Palestinian inhibition in the walled city of Bethlehem
As a child growing up in Bethlehem, I was entrusted with burning all the political books in my father’s library whenever there was an Israeli raid. Now my city is surrounded by walls and ring-fenced by more than forty Israeli settlements built on Palestinian land.
It is 45 years since Israel invaded the West Bank, including my hometown of Bethlehem; practically the whole of my lifetime. I have not known my city under any state except Israeli occupation.
A year ago, looking at a photo album of an old friend and neighbor, I became acutely aware of how alien his experience of Middle Eastern geography was to me. In the mid-Fifties, he would spend Saturday nights jitterbugging at the Everest, a restaurant coolly positioned on top of the highest hill in Bethlehem, and, at dawn, would drive to Beirut to continue the party.
Today, this experience is unimaginable. The Middle East of his youth no longer exists. For those under 30, the Middle East I once knew does not exist, either. So much has changed in these 45 years.
I first became aware of the political reality of the occupation in the early 1970s. I was a child at the time, but you grow up quickly when you are entrusted with burning all the political books in your father’s library whenever there is an Israeli raid on the neighborhood. I had to do this on two occasions; the second time causing a blockage to the entire sewage system of the building as I zealously flushed the ashes of many important thoughts down the drains.
At the time, Bethlehem and other Palestinian towns were mobilizing to run municipal elections, a seemingly basic right for any population. However, the right to democracy wasn’t what Israel had in mind for the Palestinians, and those who threw themselves into community organizing and election campaigns quickly found themselves locked behind bars. Accounts of their torture and ordeals in Israeli jails are well documented by human rights lawyers, activists and journalists. Everyone knew someone in prison. I knew plenty.
Put simply, occupation means that we were ruled by a hostile foreign power, one that was determined to deny us the right to self determination. Of course, denying people this right is never a simple undertaking. It requires perpetual use of force and coercion which permeated every aspect of our lives. Demanding the right to education was the crime that finally landed my father in jail. He was determined to build Bethlehem University.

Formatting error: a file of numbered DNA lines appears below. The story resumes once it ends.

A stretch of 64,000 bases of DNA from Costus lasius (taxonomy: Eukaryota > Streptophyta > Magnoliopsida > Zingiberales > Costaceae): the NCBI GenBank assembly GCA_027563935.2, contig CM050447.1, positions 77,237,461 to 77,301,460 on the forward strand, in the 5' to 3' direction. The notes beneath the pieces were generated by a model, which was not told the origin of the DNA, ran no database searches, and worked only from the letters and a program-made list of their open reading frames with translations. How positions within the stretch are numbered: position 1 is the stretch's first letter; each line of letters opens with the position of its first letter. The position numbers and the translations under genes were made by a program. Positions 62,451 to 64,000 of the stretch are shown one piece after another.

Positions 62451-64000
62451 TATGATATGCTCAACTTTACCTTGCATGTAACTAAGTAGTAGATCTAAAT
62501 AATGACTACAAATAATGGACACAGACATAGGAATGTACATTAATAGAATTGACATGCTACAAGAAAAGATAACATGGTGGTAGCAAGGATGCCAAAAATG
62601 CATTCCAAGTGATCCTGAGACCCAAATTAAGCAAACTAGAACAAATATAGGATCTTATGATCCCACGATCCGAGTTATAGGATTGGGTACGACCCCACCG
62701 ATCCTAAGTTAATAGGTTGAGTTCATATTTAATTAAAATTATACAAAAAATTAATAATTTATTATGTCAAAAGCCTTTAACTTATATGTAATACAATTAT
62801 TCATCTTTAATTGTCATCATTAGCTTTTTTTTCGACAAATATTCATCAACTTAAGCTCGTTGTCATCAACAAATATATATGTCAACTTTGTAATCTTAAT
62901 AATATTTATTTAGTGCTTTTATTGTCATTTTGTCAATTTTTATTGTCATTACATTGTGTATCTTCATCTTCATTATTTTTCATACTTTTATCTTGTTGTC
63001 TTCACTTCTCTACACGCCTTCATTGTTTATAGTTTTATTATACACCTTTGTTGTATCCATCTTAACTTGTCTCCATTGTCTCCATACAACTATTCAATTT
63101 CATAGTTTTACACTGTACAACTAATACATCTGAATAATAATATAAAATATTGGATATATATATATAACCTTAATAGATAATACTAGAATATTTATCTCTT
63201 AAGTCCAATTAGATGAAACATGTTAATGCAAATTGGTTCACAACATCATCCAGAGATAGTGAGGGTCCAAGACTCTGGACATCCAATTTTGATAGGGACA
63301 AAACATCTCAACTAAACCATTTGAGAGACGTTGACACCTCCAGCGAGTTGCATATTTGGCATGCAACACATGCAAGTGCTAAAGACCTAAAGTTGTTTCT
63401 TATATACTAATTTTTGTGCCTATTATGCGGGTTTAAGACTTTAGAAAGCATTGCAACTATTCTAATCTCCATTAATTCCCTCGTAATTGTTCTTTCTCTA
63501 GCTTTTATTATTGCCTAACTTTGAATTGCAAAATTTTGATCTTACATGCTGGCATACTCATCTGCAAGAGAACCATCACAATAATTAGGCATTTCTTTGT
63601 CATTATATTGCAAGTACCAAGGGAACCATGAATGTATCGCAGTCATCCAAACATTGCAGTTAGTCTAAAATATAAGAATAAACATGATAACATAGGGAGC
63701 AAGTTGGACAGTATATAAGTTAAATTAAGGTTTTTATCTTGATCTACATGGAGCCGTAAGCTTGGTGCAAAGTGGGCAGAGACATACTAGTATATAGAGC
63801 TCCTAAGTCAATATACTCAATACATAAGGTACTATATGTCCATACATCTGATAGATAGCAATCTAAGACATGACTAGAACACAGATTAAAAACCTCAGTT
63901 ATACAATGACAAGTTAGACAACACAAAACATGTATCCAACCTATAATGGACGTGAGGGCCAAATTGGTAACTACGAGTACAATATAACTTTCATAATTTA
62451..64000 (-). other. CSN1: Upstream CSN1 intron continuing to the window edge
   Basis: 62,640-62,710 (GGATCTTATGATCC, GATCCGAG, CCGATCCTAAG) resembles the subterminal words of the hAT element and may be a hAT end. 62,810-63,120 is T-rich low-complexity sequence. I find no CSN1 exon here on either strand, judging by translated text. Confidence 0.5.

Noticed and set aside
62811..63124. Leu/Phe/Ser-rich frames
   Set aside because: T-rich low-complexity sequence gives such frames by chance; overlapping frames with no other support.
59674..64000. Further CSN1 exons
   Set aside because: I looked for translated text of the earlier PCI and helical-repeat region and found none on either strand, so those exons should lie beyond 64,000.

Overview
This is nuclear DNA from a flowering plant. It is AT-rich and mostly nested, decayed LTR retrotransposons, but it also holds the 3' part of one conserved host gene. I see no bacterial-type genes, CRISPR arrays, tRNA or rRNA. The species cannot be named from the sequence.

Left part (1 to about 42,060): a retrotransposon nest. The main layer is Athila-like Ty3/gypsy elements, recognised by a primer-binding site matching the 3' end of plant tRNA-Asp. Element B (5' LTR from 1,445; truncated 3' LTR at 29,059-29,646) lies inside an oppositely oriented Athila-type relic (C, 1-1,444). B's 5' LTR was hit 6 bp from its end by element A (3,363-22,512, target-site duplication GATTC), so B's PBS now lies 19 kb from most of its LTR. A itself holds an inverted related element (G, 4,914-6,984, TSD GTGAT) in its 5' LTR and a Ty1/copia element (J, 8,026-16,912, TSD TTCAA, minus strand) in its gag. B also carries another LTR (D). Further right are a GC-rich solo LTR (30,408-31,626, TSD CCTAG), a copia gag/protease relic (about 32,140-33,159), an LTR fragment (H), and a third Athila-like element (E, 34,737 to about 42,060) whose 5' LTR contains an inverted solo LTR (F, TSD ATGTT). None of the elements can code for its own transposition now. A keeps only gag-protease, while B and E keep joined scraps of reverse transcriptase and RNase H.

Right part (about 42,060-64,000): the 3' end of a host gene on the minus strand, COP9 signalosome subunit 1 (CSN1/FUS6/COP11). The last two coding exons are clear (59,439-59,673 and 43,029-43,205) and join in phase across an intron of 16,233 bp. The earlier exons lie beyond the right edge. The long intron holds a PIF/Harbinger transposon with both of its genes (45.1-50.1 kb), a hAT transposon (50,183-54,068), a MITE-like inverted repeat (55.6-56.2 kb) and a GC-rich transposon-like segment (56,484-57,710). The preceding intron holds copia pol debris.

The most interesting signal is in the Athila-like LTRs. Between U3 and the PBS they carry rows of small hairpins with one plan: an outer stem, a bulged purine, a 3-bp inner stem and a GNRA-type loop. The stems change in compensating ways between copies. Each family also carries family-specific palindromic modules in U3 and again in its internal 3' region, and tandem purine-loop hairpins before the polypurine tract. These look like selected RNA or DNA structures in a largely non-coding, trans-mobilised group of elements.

Today, after 45 years of international efforts to end the occupation, Bethlehem’s residents are confined to less than 13% of their original territory with no prospect of a future. The densely populated pockets are surrounded by walls and ring-fenced by more than forty Israeli settlements built on Palestinian land. Contrary to popular perception, in the majority of cases this land was confiscated from Christian and not Muslim Palestinians.
The compact geography reveals at a glance the nature of the Israeli government project and its commitment to territorial expansion at the expense of the Palestinians. The message is always clear: Should we get in the way, we will be subjugated or supplanted altogether. This is why all attempts at collective organizing on our part were always met with such violence.
The failure of the international community to move decisively to impose international resolutions that would secure the creation of a Palestinian state along the 1967 borders has taught the Israeli government that they can get away with ever greater crimes. The hermetic isolation imposed on the Palestinian population, today, allows most Israelis to live in complete oblivion to the tragedy they are causing.
Sadly, this also means that, unlike me, the latest generation of Palestinians will grow up with no real experience of their occupiers, rendering them even less capable of imagining how to act as with a real political agency. A good number of Palestinian youth, along with many activists operating remotely from the Diaspora, have already started promoting alternative blueprints that have little bearing to the reality on the ground. They have never had the chance to experience in a robust, hands-on way the massive force of the settlement project. Equally, they have never heard the best of the Israelis admit to their nation’s crimes while also making the case for their own right to self-determination and their dream of a national home.
Today, 45 years on, we stand at a truly crucial juncture. Should Palestinians fail to establish a state in the near future, the poison from this tragedy will spread deeper and further than we could possibly imagine.
Contrary to the dreams of most wishful thinkers, those on the Israeli side who think they can establish Israel from the river to the sea, or those who dream of the possibility of an alternative, original new arrangement where the entire land of Israel and Palestine is shared, what will emerge from the collapse of the Palestinian national project is more likely to be a more bloody, ever more insolvable conflict that will last to the end of time. One can only hope that this will not be allowed to happen.
Leila Sansour is a Palestinian film director and the founder of Open Bethlehem, an organization that works to preserve the heritage of the city. Her latest film, “The Road to Bethlehem” will be released in December 2012.
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